The Daily Show's Aasif Mandvi shows acting chops in 'Disgraced'
This theater image released by Philip Rinaldi Publicity shows Aasif Mandvi, left, and Omar Maskati in a scene from the "Disgraced" in New York. (AP Photo/Philip Rinaldi Publicity, Erin Baiano)
This theater image released by Philip Rinaldi Publicity shows Aasif Mandvi in a scene from the "Disgraced" in New York. (AP Photo/Philip Rinaldi Publicity, Erin Baiano)
This theater image released by Philip Rinaldi Publicity shows Aasif Mandvi, left, and Heidi Armbruster in a scene from the "Disgraced" in New York. (AP Photo/Philip Rinaldi Publicity, Erin Baiano)
It’s an oft-used device in theater: The doomed dinner party, a gathering that starts out politely, with house gifts of wine or pastries and glasses clinking over civilized chatter, and ends up in horrific, angry chaos.
But when that party chatter touches on Islamic and Judaic tradition, the Koran and the Talmud, racial profiling and Sept. 11 and the Taliban and Mahmoud Ahmadinejad and Benjamin Netanyahu e_SEnD along with the requisite alcohol intake e_SEnD well, that’s a whole other level of chaos.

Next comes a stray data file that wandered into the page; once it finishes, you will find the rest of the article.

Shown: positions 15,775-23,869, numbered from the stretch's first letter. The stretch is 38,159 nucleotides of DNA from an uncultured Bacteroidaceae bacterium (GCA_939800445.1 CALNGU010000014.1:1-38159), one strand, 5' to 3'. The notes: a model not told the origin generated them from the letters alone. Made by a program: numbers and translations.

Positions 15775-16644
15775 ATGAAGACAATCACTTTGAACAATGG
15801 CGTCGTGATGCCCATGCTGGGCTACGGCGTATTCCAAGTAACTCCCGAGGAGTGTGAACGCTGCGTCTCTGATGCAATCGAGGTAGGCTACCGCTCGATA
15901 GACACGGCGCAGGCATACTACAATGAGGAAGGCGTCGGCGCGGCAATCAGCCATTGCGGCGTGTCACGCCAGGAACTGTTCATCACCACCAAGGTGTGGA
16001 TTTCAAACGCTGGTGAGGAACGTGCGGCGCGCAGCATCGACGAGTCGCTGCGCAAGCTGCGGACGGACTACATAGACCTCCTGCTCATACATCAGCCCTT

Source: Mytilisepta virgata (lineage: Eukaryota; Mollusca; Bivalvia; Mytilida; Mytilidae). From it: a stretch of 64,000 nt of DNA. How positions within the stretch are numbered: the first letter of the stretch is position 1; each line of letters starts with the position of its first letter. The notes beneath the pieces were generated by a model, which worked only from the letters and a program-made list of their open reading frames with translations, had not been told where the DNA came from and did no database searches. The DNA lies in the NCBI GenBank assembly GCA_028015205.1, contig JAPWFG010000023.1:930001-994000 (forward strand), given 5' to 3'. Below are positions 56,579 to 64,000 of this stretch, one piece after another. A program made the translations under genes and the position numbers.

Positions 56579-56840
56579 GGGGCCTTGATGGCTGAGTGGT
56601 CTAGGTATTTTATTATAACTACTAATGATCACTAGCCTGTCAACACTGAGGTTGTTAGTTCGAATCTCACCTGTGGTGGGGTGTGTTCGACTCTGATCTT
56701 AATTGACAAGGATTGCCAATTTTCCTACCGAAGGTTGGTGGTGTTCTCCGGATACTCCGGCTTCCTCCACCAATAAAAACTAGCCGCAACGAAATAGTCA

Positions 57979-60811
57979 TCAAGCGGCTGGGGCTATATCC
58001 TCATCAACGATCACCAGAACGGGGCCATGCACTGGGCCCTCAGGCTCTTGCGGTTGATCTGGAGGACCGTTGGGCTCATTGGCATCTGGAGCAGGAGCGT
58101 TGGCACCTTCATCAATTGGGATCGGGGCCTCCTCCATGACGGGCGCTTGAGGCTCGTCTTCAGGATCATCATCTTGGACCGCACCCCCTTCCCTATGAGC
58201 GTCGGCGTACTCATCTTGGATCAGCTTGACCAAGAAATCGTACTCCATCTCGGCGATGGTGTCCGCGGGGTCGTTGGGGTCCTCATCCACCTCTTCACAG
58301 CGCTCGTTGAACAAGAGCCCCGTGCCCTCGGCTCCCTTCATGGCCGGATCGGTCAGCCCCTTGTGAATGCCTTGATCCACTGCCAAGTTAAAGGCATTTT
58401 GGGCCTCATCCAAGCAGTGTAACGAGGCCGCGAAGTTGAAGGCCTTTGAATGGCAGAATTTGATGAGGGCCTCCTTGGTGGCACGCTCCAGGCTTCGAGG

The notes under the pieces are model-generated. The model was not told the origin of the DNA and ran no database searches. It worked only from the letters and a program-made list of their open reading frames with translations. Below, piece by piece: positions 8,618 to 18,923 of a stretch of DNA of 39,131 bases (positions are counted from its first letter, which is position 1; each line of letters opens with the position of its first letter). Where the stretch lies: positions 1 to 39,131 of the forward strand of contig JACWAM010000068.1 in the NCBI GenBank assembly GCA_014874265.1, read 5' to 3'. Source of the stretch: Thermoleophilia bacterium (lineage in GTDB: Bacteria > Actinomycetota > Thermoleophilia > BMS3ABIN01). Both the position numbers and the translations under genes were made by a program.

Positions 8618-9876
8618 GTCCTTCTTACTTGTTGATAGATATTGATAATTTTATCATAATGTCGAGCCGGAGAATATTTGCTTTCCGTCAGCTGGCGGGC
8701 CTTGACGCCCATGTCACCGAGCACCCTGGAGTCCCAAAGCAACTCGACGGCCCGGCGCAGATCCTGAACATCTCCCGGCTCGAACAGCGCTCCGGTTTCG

And it all unfolds with speed, energy and crackling wit in Disgraced, a terrific new play by the actor, novelist and playwright Ayad Akhtar.
Fans of Jon Stewart will have an extra motivation to head over to Lincoln Center’s Claire Tow Theater – the new home of the LCT3 series, which promotes rising playwrights. The lead character, a Pakistani-American corporate lawyer in New York, is played by Aasif Mandvi, the very funny correspondent on Stewart’s The Daily Show. Here Mandvi shows a dramatic depth and perceptiveness his TV fans likely never have seen before. (But he’s not new to the stage; he’s also the writer of the Obie Award-winning play Sakina’s Restaurant.)
Mandvi plays Amir Kapoor, a Manhattan yuppie if ever there was one. He and his wife, Emily, live on the Upper East Side in an apartment vividly described in the script as “spare and tasteful with subtle flourishes of the Orient.” Manhattanites in the audience will salivate at the sight of a terrace, however small, off the living room.
Amir loves the Knicks and the Magnolia Bakery and his elegant $600 shirts with their “ridiculous thread count.” He’s not a partner yet, but he sees himself as on the rise at his law firm, Leibowitz, Bernstein and Harris – he even fantasizes about the name “Kapoor” added at the end.
On the surface, Amir has no desire to honor or even recall his roots. A Muslim by birth, he has renounced his religion. Aware of stereotypes in post-9/11 America, he finds it better to have his law firm think his father was born in India, not Pakistan – technically, that was true, after all, since his father was born a year before Pakistan existed.